Herd environments constitute productivity potentials, or aggregate opportunity outcomes,
resulting from management actions taken with the available inputs. Management outcomes from
cow nutrition, udder health and milking practices were quantified with the help of surveys of 254
dairy producers in southeastern Sicily. Objectives were to disentangle environmental
opportunities by disaggregating herd effects into causal inputs. Average ME milk production was
8640 kg/lactation for the 183 Friesian herds containing 35 lactating cows and 10 dry cows.
Seventy-one Brown Swiss herds averaged 6443 kg ME milk from 25 lactating and 10 dry cows.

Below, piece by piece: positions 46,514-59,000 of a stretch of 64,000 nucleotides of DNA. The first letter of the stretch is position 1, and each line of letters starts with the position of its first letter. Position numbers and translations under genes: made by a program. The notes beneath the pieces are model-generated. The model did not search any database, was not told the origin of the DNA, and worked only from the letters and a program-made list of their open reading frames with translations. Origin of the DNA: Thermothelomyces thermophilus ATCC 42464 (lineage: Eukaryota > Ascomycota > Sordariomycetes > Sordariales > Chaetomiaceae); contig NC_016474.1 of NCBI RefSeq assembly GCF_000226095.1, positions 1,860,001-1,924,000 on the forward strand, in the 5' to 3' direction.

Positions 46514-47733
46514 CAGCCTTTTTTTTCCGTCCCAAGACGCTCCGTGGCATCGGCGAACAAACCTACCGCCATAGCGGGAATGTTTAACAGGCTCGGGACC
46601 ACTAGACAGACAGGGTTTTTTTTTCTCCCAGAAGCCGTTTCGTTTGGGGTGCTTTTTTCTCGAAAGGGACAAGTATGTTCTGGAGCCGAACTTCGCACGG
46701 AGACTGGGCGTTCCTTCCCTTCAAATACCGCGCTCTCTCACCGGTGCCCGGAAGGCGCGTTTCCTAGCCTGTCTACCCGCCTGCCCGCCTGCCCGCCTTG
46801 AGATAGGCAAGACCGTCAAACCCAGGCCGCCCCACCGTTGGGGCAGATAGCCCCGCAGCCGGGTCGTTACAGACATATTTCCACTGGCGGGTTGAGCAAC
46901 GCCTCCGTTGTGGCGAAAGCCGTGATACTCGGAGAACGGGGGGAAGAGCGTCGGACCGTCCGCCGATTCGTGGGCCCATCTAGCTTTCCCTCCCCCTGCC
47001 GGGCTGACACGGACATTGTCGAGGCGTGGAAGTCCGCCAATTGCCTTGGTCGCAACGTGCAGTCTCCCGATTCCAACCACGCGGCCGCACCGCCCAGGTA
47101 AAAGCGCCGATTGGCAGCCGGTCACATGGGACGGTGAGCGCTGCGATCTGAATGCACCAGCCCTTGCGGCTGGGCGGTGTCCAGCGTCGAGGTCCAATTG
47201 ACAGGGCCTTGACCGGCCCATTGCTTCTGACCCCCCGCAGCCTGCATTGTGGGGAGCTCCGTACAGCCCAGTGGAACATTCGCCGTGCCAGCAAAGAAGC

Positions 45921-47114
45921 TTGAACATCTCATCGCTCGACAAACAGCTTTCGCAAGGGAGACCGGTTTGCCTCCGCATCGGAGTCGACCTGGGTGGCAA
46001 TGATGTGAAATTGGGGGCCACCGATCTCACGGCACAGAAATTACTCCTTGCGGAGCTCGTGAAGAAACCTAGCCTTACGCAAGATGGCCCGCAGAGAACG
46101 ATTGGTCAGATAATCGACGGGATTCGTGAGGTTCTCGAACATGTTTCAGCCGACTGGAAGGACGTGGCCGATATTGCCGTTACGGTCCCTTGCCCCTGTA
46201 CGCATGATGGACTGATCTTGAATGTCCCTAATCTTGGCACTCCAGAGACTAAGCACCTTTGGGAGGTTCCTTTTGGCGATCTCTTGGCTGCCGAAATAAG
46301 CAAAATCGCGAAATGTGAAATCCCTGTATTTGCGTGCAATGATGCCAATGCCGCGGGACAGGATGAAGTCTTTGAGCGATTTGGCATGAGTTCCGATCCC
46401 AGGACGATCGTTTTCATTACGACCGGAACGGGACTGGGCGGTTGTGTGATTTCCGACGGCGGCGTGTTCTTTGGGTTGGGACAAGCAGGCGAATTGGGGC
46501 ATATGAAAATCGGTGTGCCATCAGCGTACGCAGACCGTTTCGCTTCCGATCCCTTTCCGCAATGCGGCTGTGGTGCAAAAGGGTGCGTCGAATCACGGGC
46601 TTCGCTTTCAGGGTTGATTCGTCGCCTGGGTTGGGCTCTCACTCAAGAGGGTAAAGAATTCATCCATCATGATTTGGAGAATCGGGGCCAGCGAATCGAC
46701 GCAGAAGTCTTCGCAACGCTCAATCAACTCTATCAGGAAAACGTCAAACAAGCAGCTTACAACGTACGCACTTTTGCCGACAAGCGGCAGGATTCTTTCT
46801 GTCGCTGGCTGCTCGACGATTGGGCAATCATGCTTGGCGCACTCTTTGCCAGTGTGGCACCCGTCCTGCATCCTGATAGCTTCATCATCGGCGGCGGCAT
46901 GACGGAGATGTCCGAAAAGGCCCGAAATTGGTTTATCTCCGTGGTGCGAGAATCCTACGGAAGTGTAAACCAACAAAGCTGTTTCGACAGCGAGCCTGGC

For Friesian (Brown Swiss) herds 10 (11) management practices affected milking performance
and 9 (8) practices influenced somatic cell concentration (P<0.05). Multilevel analysis and herd
clustering procedures differentiated low from high opportunity herd environments but altering
relative weightings among management practices did not further discriminate them. This
clustering methodology helps ensure unbiased estimation of management input effects and could
help target priority management substitutions and technical support priorities in dairy extension